To solve the budget issues, there will need to be some drastic measures and pain. I think the public workers are willing to accept some of that pain shown by their willingness to contribute more to their benefits, in the neighborhood of 6-8% of their salary (http://www.biztimes.com/daily/2011/2/18/republicans-reject-offer-by-unio... and http://www.jsonline.com/news/statepolitics/116470423.html and http://www.kaiserhealthnews.org/Daily-Reports/2011/February/21/Wisconsin... ). Would those making $250k/yr or more be willing to do the same? Apparently not given the debate around dropping the Bush tax cuts (though this is somewhat out of context given the state/local nature of this article).

That said, don’t kid yourself, this “battle” in Wisconsin has little to nothing to do with public employee salary and benefits. Gov. Walker is determined to dismantle the union. If it were not about dismantling the union, he would gladly accept the public workers offers to reduce their salary and contribute more out of their pocket to their benefits and move on to find additional ways to save money. Do I believe teachers and most public workers need unions? No. Personally, I see little need for unions except for jobs that are dangerous such as police, fire, electricians, miners, some manufacturing jobs, etc. But I’m also not for union busting in this manner.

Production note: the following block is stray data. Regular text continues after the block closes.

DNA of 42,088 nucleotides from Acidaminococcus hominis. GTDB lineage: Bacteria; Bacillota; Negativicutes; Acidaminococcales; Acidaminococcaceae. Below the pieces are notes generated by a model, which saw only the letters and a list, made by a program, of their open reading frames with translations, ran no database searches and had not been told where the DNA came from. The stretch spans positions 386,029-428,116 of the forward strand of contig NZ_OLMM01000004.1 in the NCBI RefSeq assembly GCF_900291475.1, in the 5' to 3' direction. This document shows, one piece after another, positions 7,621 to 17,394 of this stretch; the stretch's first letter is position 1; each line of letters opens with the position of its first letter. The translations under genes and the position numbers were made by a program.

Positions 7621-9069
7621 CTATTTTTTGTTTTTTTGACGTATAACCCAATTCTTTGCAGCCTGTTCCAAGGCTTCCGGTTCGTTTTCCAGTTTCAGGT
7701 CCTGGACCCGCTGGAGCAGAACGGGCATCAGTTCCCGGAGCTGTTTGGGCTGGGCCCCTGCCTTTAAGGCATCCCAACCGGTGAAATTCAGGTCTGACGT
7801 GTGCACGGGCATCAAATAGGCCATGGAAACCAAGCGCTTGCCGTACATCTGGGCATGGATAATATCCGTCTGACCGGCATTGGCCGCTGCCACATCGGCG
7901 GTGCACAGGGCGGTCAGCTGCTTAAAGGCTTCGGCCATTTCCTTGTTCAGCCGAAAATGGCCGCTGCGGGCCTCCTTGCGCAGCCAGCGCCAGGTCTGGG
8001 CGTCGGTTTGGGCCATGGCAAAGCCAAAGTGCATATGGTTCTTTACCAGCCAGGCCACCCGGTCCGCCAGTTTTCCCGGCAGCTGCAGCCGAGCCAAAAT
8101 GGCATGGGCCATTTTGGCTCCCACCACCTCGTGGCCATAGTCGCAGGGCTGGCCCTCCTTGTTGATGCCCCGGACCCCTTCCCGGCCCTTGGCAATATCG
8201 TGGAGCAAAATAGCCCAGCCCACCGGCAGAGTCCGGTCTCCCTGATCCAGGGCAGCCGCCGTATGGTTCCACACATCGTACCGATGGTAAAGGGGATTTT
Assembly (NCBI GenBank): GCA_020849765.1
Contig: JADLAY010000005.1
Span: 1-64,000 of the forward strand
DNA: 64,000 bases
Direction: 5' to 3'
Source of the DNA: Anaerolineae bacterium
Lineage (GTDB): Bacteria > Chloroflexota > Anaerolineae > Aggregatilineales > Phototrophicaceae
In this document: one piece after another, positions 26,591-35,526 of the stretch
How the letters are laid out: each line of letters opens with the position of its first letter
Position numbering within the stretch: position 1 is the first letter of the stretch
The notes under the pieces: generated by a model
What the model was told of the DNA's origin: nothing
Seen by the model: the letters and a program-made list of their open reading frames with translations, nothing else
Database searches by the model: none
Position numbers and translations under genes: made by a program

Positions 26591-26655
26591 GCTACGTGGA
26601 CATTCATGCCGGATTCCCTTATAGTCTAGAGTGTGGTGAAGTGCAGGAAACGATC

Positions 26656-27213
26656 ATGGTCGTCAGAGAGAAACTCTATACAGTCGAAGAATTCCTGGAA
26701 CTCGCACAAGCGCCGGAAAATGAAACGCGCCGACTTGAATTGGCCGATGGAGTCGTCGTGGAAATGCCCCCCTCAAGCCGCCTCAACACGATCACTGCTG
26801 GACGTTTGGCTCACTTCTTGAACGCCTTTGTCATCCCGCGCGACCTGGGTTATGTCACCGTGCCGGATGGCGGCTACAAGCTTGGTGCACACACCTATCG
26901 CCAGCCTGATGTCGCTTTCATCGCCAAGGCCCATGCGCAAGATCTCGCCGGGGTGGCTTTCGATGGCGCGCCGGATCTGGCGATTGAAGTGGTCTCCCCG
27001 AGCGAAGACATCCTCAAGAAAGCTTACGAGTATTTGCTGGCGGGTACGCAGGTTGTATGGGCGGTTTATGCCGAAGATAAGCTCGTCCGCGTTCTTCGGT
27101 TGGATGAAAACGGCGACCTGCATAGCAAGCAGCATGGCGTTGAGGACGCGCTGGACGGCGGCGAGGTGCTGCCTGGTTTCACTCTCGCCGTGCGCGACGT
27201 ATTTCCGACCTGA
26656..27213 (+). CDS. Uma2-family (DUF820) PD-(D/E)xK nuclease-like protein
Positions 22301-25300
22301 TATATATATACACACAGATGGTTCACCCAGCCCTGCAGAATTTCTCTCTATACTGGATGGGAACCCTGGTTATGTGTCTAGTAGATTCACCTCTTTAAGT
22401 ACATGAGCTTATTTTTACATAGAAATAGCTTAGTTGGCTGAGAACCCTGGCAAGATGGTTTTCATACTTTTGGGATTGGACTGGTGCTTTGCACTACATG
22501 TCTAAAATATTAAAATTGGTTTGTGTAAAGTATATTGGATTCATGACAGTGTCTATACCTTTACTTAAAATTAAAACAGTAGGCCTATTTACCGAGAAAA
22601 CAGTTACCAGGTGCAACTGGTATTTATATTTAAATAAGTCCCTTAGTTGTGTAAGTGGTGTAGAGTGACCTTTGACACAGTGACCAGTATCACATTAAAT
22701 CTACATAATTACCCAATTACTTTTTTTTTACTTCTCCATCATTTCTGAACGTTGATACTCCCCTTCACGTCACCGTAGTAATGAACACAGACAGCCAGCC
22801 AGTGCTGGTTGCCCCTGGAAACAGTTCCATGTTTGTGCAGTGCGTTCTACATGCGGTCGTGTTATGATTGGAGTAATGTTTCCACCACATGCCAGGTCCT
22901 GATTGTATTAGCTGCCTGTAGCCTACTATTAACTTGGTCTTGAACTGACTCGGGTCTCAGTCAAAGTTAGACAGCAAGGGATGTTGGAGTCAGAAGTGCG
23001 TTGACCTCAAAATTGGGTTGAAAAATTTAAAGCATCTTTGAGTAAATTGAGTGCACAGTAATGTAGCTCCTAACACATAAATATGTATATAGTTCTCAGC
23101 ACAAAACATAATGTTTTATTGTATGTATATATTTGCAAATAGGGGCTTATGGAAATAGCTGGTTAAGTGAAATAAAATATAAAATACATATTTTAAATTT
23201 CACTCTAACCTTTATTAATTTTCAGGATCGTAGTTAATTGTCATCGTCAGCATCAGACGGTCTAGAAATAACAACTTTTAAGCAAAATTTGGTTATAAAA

The article is spot-on. The brevity of this article was probably intentional. A quick read. Remember, I am sure the editor would have not allowed this to be published without double-checking these facts. Also, I would almost guarantee that portions of this were edited/eliminated. Only the author, Cain Pence, can confirm this.

http://www.lasvegassun.com/news/2010/jun/25/county-government-wave-firef...

http://www.nytimes.com/2011/02/03/nyregion/03pensionsidebar.html

http://www.politifact.com/wisconsin/statements/2011/mar/04/maciver-insti...

No mention of Walker's 117 million dollar tax breaks to large corporations the first two weeks he was in office?